Slain officer's family sues, says death 'highly preventable'
Officer Reginald “Jake” Gutierrez, 45, was fatally shot Nov. 30, 2016, while responding to a domestic violence call
By Alexis Krell
The News Tribune (Tacoma, Wash.)
TACOMA, Wash. — The family of a Tacoma police officer killed in the line of duty filed a wrongful death lawsuit against the city Monday.
Officer Reginald “Jake” Gutierrez, 45, was fatally shot Nov. 30, 2016, while responding to a domestic violence call.
Gutierrez’s three adult daughters argue police should have arrested the killer two weeks prior, when he brought a shotgun to the Tacoma Mall.
“This lawsuit is brought by Jake Gutierrez’s daughters seeking answers to fundamental questions about officer safety and accountability for the negligence and gross negligence which resulted in the highly preventable death of their father,” the complaint says.
The lawsuit Gabriella Cothran, Victoria Gutierrez and Antonia Gutierrez filed in Pierce County Superior Court seeks unspecified damages. A claim they filed as a precursor to the lawsuit sought $21 million.
Jake Gutierrez never got an officer safety notice that police issued about the suspect, the lawsuit alleges.
“The Gutierrez sisters want to know why that wasn’t conveyed to their father,” one of their attorneys, Loren Cochran, said at a press conference Monday.
Two of the sisters also spoke.
“We’re just really trying to find out what happened,” Cothran said. “... We just know that it could have been prevented.”
“Not only have we lost a father, we’ve lost our best friend,” Victoria Gutierrez told reporters.
The city said in a statement Monday that it was aware of the lawsuit.
“... while we are deeply sorry, and share his family’s tremendous sense of loss, the facts alleged in this lawsuit are simply insufficient to support liability against the City,” the statement said.
The press release also said that Gutierrez: “was an outstanding officer, respected for the many contributions and impacts that he made on the lives of others each and every day he came to work. For all of us who knew Jake, it was definitely a privilege working with him and calling him a friend.”
The lawsuit gives this account:
Bruce Randall Johnson II, 38, brought a shotgun into the Tacoma Mall on Nov. 15, 2016. He was wearing a hat that said “Sheriff” and had handcuffs on his belt.
Someone recognized Johnson as a former mall employee, and mall security approached him.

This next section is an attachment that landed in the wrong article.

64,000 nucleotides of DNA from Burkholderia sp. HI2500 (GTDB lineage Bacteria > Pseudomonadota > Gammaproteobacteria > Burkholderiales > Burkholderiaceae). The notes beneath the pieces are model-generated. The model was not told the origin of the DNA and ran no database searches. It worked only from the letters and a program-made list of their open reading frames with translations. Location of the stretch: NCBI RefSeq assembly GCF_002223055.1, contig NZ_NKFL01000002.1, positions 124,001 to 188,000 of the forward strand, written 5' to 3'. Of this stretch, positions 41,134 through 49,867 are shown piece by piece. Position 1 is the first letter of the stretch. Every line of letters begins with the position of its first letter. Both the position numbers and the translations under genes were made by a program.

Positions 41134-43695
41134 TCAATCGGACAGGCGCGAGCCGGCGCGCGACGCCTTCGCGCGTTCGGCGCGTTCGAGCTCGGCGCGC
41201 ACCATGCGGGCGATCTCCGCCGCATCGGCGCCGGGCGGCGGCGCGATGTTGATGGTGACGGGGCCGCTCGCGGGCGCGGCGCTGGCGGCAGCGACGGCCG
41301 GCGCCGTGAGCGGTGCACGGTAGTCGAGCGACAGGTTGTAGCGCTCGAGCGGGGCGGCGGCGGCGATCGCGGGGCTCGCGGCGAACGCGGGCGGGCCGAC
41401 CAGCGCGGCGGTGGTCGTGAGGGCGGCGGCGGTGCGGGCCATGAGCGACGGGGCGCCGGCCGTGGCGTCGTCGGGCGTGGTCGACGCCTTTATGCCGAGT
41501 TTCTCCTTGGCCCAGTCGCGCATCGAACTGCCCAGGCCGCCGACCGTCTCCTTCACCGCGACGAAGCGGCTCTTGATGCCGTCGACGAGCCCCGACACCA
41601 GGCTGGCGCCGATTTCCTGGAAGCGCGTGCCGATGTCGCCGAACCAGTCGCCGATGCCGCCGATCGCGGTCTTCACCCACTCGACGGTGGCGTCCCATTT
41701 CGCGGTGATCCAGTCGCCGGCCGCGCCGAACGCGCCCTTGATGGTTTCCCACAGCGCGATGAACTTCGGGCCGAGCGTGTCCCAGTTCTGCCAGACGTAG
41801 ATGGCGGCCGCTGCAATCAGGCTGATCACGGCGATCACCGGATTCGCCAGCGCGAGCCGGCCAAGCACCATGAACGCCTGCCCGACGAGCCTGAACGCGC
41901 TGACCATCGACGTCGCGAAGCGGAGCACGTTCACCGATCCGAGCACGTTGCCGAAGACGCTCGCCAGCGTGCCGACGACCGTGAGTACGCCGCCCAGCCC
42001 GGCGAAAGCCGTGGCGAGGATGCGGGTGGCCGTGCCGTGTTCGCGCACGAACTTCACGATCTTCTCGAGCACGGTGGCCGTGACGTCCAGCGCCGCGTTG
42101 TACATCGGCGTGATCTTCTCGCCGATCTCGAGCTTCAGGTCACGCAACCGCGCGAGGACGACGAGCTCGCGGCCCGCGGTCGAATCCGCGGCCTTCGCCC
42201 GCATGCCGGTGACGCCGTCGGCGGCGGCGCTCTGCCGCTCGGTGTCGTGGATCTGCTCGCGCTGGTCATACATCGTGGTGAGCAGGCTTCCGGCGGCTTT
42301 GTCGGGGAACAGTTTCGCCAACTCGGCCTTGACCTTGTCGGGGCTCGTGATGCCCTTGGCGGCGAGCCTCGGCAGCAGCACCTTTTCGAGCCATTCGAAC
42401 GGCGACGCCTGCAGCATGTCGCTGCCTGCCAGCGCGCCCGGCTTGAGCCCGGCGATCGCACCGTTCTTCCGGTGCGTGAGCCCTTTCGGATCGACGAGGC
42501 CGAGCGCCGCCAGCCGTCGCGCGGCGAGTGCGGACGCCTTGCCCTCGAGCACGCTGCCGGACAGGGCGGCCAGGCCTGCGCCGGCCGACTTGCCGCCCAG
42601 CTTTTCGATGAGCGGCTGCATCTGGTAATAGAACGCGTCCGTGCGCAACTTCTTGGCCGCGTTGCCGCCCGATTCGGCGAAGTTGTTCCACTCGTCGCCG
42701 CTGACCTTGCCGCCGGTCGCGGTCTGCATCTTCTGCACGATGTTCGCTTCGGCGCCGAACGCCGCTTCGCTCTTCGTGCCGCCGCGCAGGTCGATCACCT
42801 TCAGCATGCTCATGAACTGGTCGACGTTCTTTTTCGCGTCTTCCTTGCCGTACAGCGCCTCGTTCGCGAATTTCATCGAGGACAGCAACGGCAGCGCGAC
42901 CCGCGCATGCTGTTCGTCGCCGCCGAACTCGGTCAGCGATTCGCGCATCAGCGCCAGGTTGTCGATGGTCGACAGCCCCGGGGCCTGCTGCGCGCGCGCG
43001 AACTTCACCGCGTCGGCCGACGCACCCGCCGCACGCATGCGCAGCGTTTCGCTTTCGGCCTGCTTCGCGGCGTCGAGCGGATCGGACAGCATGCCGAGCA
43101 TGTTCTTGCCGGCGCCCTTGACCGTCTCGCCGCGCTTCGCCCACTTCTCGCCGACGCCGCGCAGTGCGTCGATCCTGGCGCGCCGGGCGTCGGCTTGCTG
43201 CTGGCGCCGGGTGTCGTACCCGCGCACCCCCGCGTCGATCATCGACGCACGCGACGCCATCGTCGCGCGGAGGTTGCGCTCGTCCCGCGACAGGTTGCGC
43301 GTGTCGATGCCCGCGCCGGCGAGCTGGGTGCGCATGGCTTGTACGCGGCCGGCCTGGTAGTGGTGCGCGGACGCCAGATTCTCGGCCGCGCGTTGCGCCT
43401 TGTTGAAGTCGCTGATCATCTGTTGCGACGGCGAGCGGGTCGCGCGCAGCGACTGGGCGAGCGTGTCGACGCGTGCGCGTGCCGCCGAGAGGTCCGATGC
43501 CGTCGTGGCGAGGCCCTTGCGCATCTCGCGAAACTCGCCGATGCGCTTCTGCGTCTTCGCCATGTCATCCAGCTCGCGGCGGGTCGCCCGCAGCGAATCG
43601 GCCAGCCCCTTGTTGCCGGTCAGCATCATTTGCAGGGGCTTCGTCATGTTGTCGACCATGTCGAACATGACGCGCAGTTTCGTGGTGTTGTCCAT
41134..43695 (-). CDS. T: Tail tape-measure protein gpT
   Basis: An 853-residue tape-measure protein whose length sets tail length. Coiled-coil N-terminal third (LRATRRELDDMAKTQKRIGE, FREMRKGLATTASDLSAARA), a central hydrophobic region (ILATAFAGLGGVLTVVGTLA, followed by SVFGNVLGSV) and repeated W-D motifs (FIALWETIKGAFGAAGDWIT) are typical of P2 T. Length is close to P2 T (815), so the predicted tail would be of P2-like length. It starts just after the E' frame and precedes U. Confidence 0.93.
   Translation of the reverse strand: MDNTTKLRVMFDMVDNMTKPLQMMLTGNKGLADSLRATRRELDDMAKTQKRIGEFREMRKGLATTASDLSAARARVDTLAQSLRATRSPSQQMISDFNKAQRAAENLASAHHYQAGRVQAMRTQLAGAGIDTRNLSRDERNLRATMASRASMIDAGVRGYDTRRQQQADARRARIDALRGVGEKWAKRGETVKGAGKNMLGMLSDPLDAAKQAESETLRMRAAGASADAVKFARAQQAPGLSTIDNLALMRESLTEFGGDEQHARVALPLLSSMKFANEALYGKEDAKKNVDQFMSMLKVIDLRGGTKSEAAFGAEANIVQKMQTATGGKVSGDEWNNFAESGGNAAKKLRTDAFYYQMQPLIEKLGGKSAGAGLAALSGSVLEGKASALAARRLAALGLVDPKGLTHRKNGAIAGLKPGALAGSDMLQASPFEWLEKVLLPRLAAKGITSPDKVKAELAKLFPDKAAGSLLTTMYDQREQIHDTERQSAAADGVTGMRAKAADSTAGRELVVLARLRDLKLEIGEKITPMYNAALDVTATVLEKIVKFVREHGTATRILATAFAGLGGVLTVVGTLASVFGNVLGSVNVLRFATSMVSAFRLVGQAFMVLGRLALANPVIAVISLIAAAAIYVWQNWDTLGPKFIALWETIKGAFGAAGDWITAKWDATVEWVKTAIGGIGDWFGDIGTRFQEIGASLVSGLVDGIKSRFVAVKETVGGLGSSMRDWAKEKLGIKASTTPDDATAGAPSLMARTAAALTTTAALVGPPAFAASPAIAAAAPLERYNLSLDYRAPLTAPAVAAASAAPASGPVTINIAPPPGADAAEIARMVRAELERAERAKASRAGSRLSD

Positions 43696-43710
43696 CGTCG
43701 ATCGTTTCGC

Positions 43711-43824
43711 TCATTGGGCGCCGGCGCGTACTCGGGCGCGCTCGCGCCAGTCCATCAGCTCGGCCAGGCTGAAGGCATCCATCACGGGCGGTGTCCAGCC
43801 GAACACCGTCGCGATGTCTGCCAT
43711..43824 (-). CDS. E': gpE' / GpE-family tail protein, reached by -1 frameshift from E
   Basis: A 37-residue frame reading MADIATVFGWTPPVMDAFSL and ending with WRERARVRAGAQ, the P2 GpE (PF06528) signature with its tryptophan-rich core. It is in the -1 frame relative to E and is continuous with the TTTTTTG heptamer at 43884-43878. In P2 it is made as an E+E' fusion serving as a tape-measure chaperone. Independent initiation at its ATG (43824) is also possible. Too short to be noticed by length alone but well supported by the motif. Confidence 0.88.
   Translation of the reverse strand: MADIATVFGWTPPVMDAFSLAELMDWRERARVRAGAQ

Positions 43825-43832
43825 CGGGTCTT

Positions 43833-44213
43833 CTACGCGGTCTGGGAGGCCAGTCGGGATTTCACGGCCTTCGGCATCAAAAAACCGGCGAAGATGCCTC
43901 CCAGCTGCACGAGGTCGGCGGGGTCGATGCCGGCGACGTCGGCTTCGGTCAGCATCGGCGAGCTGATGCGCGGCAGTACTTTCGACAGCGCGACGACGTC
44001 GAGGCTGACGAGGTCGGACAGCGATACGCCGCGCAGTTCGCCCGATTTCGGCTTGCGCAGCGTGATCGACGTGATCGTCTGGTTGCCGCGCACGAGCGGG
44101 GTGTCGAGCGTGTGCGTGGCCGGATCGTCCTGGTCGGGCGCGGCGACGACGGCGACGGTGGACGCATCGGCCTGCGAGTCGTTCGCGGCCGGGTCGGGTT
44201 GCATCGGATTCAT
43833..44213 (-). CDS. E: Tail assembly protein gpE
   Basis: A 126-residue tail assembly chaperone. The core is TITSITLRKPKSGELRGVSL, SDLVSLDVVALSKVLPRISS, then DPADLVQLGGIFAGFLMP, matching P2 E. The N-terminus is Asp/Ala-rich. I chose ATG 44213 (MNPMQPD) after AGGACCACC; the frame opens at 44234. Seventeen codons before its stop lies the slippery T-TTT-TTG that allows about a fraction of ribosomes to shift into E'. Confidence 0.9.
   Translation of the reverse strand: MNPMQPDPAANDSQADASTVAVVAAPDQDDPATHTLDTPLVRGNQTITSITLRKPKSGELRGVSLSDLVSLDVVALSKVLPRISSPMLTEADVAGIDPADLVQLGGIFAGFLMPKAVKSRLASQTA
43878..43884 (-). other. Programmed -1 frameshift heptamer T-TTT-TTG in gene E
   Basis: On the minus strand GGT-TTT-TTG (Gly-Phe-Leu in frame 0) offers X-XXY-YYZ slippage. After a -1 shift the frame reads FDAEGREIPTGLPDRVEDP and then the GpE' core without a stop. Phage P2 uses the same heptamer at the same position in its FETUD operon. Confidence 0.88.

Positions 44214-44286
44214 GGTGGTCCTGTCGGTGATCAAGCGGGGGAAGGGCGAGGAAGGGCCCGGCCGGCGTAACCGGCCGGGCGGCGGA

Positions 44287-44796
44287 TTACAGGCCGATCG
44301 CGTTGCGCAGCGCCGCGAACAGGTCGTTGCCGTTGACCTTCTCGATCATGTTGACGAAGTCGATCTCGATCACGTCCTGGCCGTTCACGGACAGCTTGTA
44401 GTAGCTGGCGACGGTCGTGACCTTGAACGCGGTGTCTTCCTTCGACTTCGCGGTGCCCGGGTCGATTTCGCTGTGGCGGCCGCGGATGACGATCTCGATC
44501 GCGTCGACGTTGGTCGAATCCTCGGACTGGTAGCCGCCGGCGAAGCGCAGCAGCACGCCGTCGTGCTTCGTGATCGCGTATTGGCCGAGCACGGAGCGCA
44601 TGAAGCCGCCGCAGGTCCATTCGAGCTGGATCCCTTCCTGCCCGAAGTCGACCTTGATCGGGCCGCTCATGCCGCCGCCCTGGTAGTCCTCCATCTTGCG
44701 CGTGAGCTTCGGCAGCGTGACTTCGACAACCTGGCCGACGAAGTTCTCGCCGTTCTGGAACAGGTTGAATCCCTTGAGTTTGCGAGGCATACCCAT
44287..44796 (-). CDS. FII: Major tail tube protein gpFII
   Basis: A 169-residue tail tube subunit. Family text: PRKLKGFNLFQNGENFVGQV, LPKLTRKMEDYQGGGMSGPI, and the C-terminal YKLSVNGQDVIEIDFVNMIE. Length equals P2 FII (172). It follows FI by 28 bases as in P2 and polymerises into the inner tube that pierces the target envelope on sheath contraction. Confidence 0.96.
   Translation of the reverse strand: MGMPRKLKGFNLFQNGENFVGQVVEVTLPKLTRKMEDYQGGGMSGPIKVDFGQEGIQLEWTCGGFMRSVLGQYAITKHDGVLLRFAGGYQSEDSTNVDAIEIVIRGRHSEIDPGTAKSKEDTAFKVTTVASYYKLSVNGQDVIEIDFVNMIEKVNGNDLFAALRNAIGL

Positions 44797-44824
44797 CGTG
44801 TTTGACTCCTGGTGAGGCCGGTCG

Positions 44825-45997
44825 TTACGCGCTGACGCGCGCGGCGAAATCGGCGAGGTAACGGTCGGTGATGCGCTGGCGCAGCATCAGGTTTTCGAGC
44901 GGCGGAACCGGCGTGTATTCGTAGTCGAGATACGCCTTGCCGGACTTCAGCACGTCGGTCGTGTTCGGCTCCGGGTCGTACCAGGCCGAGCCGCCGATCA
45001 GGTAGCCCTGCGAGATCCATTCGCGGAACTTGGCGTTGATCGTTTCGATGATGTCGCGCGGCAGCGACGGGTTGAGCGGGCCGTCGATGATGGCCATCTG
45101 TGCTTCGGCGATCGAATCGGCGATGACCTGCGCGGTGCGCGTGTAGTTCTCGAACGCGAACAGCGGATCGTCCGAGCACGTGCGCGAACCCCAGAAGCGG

He got upset with security and was told to leave.
“When Johnson said that he would not leave, TPD was notified,” the lawsuit says.
Johnson ultimately did leave the mall, and Tacoma Police Department officers stopped his vehicle as he was leaving the parking lot.
They saw a shotgun on the front seat and took it from the vehicle to inspect it.
There was an arrest warrant for Johnson at the time because he’d been accused of assaulting an employee at a local marijuana dispensary.
“However, instead of arresting Johnson pursuant to the outstanding warrant or maintaining custody of the weapon which they had in their control, the TPD officers affirmatively placed the 20-gauge Mossberg shotgun back into Johnson’s hands before letting him go,” the lawsuit says.
TPD put out an officer safety notice about Johnson’s behavior, but it “was not disseminated throughout the department,” the lawsuit alleges.
Two weeks later Gutierrez responded to Johnson’s home, where Johnson had allegedly locked out his wife.
“When responding to the call, TPD dispatch never informed Officer Gutierrez of the Officer Safety notice or the existence of the shotgun that TPD officers handed to Johnson only days earlier,” the lawsuit says.
Gutierrez walked upstairs to speak with Johnson. Johnson fired when he reached the top of the stairs. He shot Gutierrez 24 times with multiple guns, including the shotgun, and beat him with the firearm.
The 17-year TPD veteran was pronounced dead at a local hospital.
A Pierce County sheriff’s sniper killed Johnson following an 11-hour standoff.
©2019 The News Tribune (Tacoma, Wash.)